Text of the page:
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BOOKS are among the greatest and most wonderful achievements of human genius, they are also a powerful means of struggle for progress. The book accompanies man all his life; it is a creation of his brain and soul. It reflects the life of mankind and is the result of collective efforts of author and publisher, type‐setter and illustrator. But foremost a book is always and everywhere a social and political phenomenon. One of the most apt evaluations of the book was given by V. I. Lenin in 1917, when he was known to state to A. V. Lunacharsky, “The book is a great force indeed”.
A history of twentieth‐century censorship. Shakespeare's company staged the first production of The Merchant of Venice sometime between 30 July 1596 and 22 July 1598. From…
A history of twentieth‐century censorship. Shakespeare's company staged the first production of The Merchant of Venice sometime between 30 July 1596 and 22 July 1598. From the day of that presentation, it is probable that the play has annoyed, perhaps even offended, many who have seen or read it, the source of the offense being the disparaging portrait of a major character, Shylock. On the stage for many years, there have been radically discrepant interpretations of the Jewish usurer. Since the day of Sir Henry Irving, actors and directors have often chosen to present Shylock in a way that transforms the role from that which Elizabethan playgoers may have seen and heard, or may have thought they had seen and heard, to the complex, ambivalent personality depicted in all productions since Irving first projected Shylock as a tragic hero.
The classics will circulate wrote a public librarian several years ago. She found that new, attractive, prominently displayed editions of literary classics would indeed find a substantial audience among public library patrons.
Legal process by its very nature cannot be swift; step by step, it must be steady and sure and this takes time. There is no room for hasty decisions for these would tend to defeat its purpose. Time, however, is of the essence and this is set for various aspects of legal action by limitation of actions legislation, which sets periods after which the case is no longer actionable. The periods are adequate and in civil law, generous to avoid injustice being done. The one serious complaint against the process of law, however, is the unwarrantable delays which are possible despite limitation. From the far‐off days of Equity, when Dickens' Jarndyce v Jarndyce, caricatured and exaggerated as it was, described the scene down to the present when delays, often spoken of in Court as outrageous are encountered, to say nothing of the crowded lists in the High Courts and Crown Courts; the result of the state of society and not the fault of the judiciary. Early in 1980, it was reported that 14,500 cases were awaiting trial in the Southeastern Circuit Crown Court alone. Outside the Courts legal work hangs on, to the annoyance of those concerned; from house purchase to probate. Here, the solicitor is very much his own master, unhampered by statutory time limits and the only recourse a client has is to change this solicitor, with no certainty that there will be any improvement, or appeal to the Law Society.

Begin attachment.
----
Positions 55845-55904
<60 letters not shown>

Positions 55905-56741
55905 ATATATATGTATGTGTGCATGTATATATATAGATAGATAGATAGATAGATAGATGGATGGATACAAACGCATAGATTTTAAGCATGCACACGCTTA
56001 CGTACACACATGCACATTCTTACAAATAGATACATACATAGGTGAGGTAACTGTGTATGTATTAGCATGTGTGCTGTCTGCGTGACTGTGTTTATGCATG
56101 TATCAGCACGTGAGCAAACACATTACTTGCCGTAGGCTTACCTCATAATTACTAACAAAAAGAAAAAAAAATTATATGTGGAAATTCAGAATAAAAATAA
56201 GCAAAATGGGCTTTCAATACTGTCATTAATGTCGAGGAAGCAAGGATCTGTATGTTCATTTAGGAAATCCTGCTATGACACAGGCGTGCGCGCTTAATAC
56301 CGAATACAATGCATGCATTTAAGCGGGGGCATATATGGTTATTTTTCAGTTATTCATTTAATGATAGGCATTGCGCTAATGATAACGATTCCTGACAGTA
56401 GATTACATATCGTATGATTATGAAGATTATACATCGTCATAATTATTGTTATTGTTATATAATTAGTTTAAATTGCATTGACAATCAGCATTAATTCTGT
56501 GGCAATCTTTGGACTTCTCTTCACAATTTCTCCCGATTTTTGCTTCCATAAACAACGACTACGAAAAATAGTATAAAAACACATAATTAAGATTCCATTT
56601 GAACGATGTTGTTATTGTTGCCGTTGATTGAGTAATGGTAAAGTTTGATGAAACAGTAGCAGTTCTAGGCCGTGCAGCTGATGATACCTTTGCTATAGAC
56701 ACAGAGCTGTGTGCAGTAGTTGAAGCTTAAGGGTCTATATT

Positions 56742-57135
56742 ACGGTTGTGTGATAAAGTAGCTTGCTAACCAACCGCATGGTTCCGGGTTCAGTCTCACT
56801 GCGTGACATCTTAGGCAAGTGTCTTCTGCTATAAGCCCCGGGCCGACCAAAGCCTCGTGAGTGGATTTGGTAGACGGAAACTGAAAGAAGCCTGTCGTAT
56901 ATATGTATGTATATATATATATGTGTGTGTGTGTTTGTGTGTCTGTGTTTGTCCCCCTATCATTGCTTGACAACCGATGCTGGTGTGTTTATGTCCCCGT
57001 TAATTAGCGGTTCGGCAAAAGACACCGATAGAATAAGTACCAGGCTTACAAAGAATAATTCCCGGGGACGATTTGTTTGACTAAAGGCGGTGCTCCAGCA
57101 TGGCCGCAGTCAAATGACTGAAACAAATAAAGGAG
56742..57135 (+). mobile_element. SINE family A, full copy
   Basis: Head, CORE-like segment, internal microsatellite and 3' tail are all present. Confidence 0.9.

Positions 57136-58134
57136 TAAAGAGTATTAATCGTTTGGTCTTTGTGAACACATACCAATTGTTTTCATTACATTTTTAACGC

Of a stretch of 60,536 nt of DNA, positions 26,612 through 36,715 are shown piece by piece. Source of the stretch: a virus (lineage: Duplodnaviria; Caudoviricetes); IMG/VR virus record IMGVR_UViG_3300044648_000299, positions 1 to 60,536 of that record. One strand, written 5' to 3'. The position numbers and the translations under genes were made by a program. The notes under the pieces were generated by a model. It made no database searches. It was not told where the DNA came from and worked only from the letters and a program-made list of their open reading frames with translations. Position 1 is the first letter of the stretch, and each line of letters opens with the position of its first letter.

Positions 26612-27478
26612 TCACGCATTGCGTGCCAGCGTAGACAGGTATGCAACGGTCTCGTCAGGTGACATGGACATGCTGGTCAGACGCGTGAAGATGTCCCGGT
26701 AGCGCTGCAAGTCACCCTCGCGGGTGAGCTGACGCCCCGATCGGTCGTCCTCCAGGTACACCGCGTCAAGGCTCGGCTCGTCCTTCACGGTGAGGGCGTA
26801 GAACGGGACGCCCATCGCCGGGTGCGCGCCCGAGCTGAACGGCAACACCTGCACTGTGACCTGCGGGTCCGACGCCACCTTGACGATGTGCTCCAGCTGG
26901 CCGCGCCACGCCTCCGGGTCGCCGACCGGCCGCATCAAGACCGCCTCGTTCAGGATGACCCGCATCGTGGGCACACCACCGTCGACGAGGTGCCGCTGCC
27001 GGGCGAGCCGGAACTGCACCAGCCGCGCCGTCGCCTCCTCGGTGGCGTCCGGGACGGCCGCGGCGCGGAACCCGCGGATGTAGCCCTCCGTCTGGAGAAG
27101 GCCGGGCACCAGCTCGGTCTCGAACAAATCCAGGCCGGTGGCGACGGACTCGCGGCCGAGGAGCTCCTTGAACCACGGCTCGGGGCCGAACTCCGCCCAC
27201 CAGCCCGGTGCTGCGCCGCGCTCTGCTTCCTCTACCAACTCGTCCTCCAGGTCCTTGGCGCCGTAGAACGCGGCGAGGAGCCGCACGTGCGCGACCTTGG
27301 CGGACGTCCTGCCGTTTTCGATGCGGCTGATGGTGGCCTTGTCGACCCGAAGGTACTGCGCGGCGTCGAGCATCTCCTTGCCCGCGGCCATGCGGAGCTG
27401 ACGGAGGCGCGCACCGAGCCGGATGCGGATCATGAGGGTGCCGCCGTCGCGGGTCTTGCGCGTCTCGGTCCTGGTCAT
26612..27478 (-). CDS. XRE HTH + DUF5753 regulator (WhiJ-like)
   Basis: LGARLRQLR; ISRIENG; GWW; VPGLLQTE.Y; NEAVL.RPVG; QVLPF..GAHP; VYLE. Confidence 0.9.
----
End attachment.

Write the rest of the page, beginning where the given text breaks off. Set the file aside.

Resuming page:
EVERY librarian in his inmost heart dislikes newspapers. He regards them as bad literature; attractors of undesirable readers; a drain upon the limited resources of the library; and a target against which the detractors of public libraries are constantly battering. From the standpoint of the librarian, newspapers are the most expensive and least productive articles stocked by a library, and their lavish provision is, perhaps, the most costly method of purchasing waste‐paper ever devised. Pressure of circumstances and local conditions combine, however, to muzzle the average librarian, and the consequence is that a perfectly honest and outspoken discussion of the newspaper question is very rarely seen. In these circumstances, an attempt to marshal the arguments for and against the newspaper, together with some account of a successful practical experiment at limitation, may prove interesting to readers of this magazine.
The purpose of this paper is to present the findings on jet array instabilities of molten caprolactam. Initial investigations showed that although a suitable range of…